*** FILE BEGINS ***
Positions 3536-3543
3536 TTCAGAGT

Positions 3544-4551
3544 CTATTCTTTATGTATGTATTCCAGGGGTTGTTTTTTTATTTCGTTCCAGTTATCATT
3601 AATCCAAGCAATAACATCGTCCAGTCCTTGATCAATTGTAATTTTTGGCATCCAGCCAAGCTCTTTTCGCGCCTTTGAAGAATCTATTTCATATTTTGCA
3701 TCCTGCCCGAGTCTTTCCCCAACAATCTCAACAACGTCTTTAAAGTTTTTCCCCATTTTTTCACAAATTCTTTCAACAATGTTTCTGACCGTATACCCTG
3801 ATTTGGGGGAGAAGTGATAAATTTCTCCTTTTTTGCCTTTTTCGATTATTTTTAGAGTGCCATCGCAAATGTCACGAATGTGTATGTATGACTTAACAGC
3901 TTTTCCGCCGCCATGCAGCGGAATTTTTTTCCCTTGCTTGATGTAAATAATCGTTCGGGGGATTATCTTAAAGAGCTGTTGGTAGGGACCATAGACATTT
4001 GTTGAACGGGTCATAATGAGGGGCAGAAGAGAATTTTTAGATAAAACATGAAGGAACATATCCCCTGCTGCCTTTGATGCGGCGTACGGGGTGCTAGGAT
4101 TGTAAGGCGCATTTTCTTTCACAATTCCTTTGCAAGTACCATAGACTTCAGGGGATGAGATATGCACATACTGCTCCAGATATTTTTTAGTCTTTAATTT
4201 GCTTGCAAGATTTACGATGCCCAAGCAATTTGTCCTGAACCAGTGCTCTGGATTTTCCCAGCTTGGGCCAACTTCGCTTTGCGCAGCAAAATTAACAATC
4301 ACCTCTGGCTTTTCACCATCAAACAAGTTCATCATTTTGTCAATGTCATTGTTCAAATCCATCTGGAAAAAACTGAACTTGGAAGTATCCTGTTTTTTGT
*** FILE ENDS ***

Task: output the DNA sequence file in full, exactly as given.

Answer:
Positions 3536-3543
3536 TTCAGAGT

Positions 3544-4551
3544 CTATTCTTTATGTATGTATTCCAGGGGTTGTTTTTTTATTTCGTTCCAGTTATCATT
3601 AATCCAAGCAATAACATCGTCCAGTCCTTGATCAATTGTAATTTTTGGCATCCAGCCAAGCTCTTTTCGCGCCTTTGAAGAATCTATTTCATATTTTGCA
3701 TCCTGCCCGAGTCTTTCCCCAACAATCTCAACAACGTCTTTAAAGTTTTTCCCCATTTTTTCACAAATTCTTTCAACAATGTTTCTGACCGTATACCCTG
3801 ATTTGGGGGAGAAGTGATAAATTTCTCCTTTTTTGCCTTTTTCGATTATTTTTAGAGTGCCATCGCAAATGTCACGAATGTGTATGTATGACTTAACAGC
3901 TTTTCCGCCGCCATGCAGCGGAATTTTTTTCCCTTGCTTGATGTAAATAATCGTTCGGGGGATTATCTTAAAGAGCTGTTGGTAGGGACCATAGACATTT
4001 GTTGAACGGGTCATAATGAGGGGCAGAAGAGAATTTTTAGATAAAACATGAAGGAACATATCCCCTGCTGCCTTTGATGCGGCGTACGGGGTGCTAGGAT
4101 TGTAAGGCGCATTTTCTTTCACAATTCCTTTGCAAGTACCATAGACTTCAGGGGATGAGATATGCACATACTGCTCCAGATATTTTTTAGTCTTTAATTT
4201 GCTTGCAAGATTTACGATGCCCAAGCAATTTGTCCTGAACCAGTGCTCTGGATTTTCCCAGCTTGGGCCAACTTCGCTTTGCGCAGCAAAATTAACAATC
4301 ACCTCTGGCTTTTCACCATCAAACAAGTTCATCATTTTGTCAATGTCATTGTTCAAATCCATCTGGAAAAAACTGAACTTGGAAGTATCCTGTTTTTTGT